However, readers notice when novice writers use highfaluting words when simple words would do and it does not make them think highly of the writer. On the contrary, the novice writer's attempt to sound impressive makes the reader think that he is trying too hard. The use of highfaluting words just confuses the reader instead of intensifying his reading experience. Using fancy words when simple words are enough is one example of vague writing. Vague writing occurs in the following ways: when the writer does not really know what he is talking about, when the writer imitates other writer's styles just because they are popular and when he conceals his true opinion from the reader.
As Zinsser states, “Develop one voice that readers will recognize when they hear it on the page,” (Zinsser 231). When it comes to writing he believes one should not try to sound casual, one should not breezy write. When a writer tries to breezy write Zinsser states, that instead of making the reading more of an ease to read the writer is putting up obstacles; cheap slang, cliches, windy philosophizing etc. which can just complicated the reading. They also take from one 's originality, one 's mark on a paper.
“First order thinking is intuitive and creative and does not strive for conscious direction or control.” Elbow explains how you can get your best ideas from writing your thoughts down instead of planning. On the other hand, he adds that first order thinking doesn’t give us something valuable. While first order thinking is not having control or direction, second order thinking help you write down your thoughts clearly an in order. On the other hand he adds that second order thinking is slow steps that lead us into wrongheadedness. The author states, “If we would see clearly the truth about thinking and writing we would see that the situation is not either/or, it’s both/ and: the more first order thinking, the more second order thinking, and vice versa.” Elbow writes that you should use both of these thinking processes because they go hand and hand, but don’t use them at the same time.
To keep the reader guessing and to hold the attention. Blurring these boundaries between Fiction and Non-Fiction has always been a great way for authors to make their points, yield their arguments, and to keep interest. If authors did not utilize this particular technique, most non-fiction accounts would become boring and uninteresting to a reader who did not want to learn about the particular. It is completely acceptable as long as the readers are told of the fictional aspect of the work. This is not one of the easiest techniques to use but if written correctly, creating a fictional account cannot be considered anything but excellent writing.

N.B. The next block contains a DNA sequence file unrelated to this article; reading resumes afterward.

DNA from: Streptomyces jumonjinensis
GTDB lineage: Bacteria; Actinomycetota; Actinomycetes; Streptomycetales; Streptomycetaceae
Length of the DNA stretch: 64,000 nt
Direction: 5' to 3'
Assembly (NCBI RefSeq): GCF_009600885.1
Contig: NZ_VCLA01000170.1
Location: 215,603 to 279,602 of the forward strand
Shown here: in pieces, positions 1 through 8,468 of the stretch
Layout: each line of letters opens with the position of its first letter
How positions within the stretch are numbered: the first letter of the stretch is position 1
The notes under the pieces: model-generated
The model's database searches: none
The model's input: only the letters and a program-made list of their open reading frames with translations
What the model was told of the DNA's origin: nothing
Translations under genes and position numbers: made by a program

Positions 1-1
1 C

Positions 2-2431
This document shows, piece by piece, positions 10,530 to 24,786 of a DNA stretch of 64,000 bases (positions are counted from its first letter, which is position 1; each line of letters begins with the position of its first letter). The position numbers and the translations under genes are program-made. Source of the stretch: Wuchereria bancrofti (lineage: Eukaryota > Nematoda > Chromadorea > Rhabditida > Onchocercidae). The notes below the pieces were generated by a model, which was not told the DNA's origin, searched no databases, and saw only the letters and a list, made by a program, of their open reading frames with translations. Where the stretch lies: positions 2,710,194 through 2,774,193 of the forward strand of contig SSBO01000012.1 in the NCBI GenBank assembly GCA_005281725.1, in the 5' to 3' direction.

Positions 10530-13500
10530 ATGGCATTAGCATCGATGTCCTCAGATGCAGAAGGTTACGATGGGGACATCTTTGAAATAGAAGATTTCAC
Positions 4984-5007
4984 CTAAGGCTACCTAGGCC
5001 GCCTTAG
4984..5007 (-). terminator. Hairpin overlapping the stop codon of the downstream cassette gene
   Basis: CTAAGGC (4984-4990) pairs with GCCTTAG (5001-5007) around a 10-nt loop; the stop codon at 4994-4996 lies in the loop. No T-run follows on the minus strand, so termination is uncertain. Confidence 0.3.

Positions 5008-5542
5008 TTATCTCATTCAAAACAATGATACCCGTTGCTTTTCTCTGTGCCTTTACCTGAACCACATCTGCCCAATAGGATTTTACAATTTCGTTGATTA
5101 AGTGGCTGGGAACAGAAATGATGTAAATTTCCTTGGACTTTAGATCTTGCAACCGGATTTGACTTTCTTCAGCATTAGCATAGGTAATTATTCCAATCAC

A goal an author can have when writing is to let their writing’s ideas be spread through the reader. A writer accomplishes this by having an organized, but interesting paper. The writer doesn’t repeat phrases over and again, and twists are included where they are not expected. The most important thing good writing does is the text being able to relay its ideas to the reader in a vivid manner. The reader should be able to then remember what was said even after the text has been finished with reading.
This is a great way to help me sound more interesting and sophisticated. Choosing the right word can make your paper go from dull and simple, to more serious and intriguing. It’s important because it helps set the tone of my papers and will assure someone to take me seriously. Lastly, I believe that my “Banning Alcohol” project strongly proves my argument. When you lack words, it shuts down new insights and people will more likely tend to ignore you or not really care about what you have to say.
An essential part of writing creative non-fiction is writing as truthfully as possible. This allows readers to better trust the author. Readers expect that the author will recount events as accurately as possible, or choose to market their writing as another genre. Sometimes writers choose to ignore this. Even with the best intentions, this is deceptive to the reader.
If this be your aim, as it should be, you will not be impatient if it takes more time and effort to read a great book than it does a newspaper. You may have one final objection to marking books. You can't lend them to your friends because nobody else can read them without being distracted by your notes. Furthermore, you won't want to lend them because a marked copy is a kind of intellectual diary, and lending it is almost like giving your mind away. If your friend wishes to read your "Plutarch's Lives," "Shakespeare," or "The Federalist Papers," tell him gently but firmly, to buy a copy.
If you do not, you fail as a writer because no one can understand you or what you are saying. If you want to be a good writer, you must make it so that the public can understand it. In order for a piece of writing to be taken by the public as good, a writer must make the literature seem real. If people do not believe it or believe that it could happen, then it is lost. Reality, though, does not mean if does exist or not.
Turkle provides dialogues of individuals who avoid social interactions at all cost and would rather communicate through technology, as it is just an inconvenience to have direct confrontations. These dialogues strongly support Turkle’s argument that we’re creating a greater gap between others and ourselves. The reason we are lonely is because we place less effort into building relations with others. Turkle’s stance on this topic is emotionally engaging as she uses rhetoric in a very powerful approach, while also remaining unbiased. The article flows very smoothly in a beautifully structured format.